Vintage Surf meet 2018 coming soon !

Vintage Surf meet 2018 coming soon !
Free to take part
We buy interesting old boards 60s/70s/early 80s in good condition. Email . Also wanted - Surfing UK , British Surfer and Surf Insight magazines .
Above photo - copyright Rennie Ellis photographer archive

Sunday, 20 January 2013

more spooning

A bit more about Hayden spoons. Gavin from Australia saw mine and sent in photos of his Hayden which also has the red velo design on. This ones a fully flexi spoon at the tail, with white pigment on the deck and underside so not a see through one. Its got a lovely Greenough fin, maybe mine would have been like this originally, just a bit longer at the base. This board will soon be in a british collection,  not mine, but it will be good to put them together and compare the differences. Gavin says - ''Mine is completely original, untouched and was bought new by the original owner in Rainbow beach circa 1968/9. Interestingly, he was a stand up rider who saw footage of greenough and wanted the feel that was happening with spoons. I have actually come across this a couple of times, where spoons have been owned by stand up surfers, rather than kneels''
George Greenough's name started to become well known in the surfing world when Nat Young won the worlds in 1966 on a revolutionary  9'4, thinner than most and with a flexible fin designed by Greenough. By the 1968 worlds all competitors boards had fins based on Greenough designs.
And Greenough's kneeboard surfing showed the Aussies that no matter how much they tweaked their longboards, they would never match the performance of GG's spoon. Thus started the shortboard revolution which eventually (many years later and after some dead end design phases) allowed stand up surfers to match GG's performance levels kneeling.
In the late 50s/ early 60s GG was making 5 ft long dished deck balsa kneeboards, originally twin fins but he found the closer he put the fins together the better it went so it became a singlefin, based on dolphin dorsal fins. His first spoon was Velo in 1965, a pure fibreglass shell which used the bottom of his balsa kneeboard as a mould. He shaped some leftover bits of foam for floatation at the rails and glassed them on, and ground the tail till it reached a desired flexibility under the load of a heavy turn. He now had an efficient straight rocker when he was planing, and a manouverable curved one when he was turning. This had never been seen before in a surfboard, and 40+ years later his spoons still stand as pretty advanced thinking.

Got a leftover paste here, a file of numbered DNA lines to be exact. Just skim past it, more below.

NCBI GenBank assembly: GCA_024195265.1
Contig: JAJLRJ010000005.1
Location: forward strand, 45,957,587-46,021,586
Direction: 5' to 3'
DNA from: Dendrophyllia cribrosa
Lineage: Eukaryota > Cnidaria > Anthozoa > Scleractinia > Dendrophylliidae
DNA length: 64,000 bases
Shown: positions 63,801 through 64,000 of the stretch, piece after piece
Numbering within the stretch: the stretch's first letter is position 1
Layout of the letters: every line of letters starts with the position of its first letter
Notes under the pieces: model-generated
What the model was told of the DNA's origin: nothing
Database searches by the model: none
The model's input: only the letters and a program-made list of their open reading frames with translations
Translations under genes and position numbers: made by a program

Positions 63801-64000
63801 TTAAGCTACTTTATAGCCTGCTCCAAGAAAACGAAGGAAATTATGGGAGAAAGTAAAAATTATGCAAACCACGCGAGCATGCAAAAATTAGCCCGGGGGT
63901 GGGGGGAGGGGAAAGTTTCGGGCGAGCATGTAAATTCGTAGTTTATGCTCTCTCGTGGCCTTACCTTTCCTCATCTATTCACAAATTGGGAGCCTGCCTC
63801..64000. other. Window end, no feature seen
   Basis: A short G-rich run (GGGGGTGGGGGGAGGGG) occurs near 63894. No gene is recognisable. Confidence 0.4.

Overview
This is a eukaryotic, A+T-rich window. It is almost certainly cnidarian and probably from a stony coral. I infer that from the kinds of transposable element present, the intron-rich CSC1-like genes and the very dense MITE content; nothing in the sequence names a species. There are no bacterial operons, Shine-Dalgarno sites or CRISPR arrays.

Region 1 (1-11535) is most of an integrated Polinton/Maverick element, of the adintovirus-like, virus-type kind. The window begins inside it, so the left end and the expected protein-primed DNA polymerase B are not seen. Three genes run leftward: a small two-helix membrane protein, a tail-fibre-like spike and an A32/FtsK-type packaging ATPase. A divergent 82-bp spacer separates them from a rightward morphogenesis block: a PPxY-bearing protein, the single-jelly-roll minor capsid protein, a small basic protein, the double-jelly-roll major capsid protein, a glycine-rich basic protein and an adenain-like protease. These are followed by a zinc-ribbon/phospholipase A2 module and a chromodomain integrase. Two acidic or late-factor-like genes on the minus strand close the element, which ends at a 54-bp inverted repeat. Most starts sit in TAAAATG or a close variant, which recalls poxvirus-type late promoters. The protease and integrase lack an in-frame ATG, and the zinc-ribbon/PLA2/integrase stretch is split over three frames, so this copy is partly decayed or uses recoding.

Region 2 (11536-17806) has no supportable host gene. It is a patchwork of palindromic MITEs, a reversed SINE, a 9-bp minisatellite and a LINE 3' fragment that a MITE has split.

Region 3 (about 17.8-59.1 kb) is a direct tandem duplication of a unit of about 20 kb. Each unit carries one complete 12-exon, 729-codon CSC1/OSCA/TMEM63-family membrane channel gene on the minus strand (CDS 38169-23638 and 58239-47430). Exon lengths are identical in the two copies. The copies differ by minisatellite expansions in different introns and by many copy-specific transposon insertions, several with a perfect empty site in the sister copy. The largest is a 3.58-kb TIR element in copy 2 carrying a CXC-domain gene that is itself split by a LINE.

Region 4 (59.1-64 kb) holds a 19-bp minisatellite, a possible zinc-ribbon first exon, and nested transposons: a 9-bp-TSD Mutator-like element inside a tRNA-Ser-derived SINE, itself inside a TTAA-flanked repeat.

Velo was barely able to float itself, and needed swim fins, or when GG had a camera ,an extra air mattrees for floatation to paddle out .It also needed good waves, fast and powerful. Once on a decent wave, it sat naturally in the pocket, and allowed George to go deep in the barrel, zip out onto the flat part of the wave and cut back into the white water with a conviction not seen before in stand up surfing. He blew minds, and was one of the few Americans the Aussies gave major respect to !
As most of you know, George's creativity went beyond just designing and riding the spoon - he made some great films including the Innermost limits of pure fun, Crystal Voyager and Dolphin Glide, designed and made windsurf boards, boats and a yacht, mat surfing, the list goes on.
In around 1965 George left his native Santa Barbara for a trip to Australia. He visited fellow American Bob Cooper who was working at Hayden Kenny's at Alexandra Headlands. Bob McTavish was also working at Hayden, and he and George soon became surfing buddies, especially at the newly found Noosa. McTavish and the Hayden shapers quickly got new ideas about how a surfboard could perform, and straight away copied George's narrow based fin based on a blue fin tuna. This soon became the world standard, but it started with George and then with Hayden.
In 1966 McTavish produced his first v bottom (around the fin area) on a 9ft board made for Hayden glasser Mick Hopper. By 1967 McTavish had moved down to Keyo in Sydney and was making v bottom plastic machines of 9 ft, the 8'6, then 8 ft , and the length kept dropping. They were the most responsive stand up surfboards ever made at the time. And so the shortboard revolution began. Within a year v bottoms had been dropped in favour of flat bottoms.
McTavish and George were still good friends and when Bob visited George in California they were the only two shortboarders in the US ; whereas back in Australia most companies were putting out versions of the new plastic machine design.
Rare twin fin Hayden spoon, only a few were made and most of these were exported to the US.
 The Hayden shop in 1965. The board with the white fin is Algie Grud's, and was the first conventional longboard to have a Greenough flex fin.
 Three generations of Greenough fins, 1962 from a balsa dished deck board, 1965 from the fibreglass Velo and a highly evolved mid 70s fin.

 George's favourite Velo (mk 2) above, and below how it was made by using the original balsa Velo as a mould, and then adding some foam offcuts around the rails.



  1. thank you very much.... GG was a Genius and everybody has to gas!

  2. glad you enjoyed the post, ive only scratched the surface really !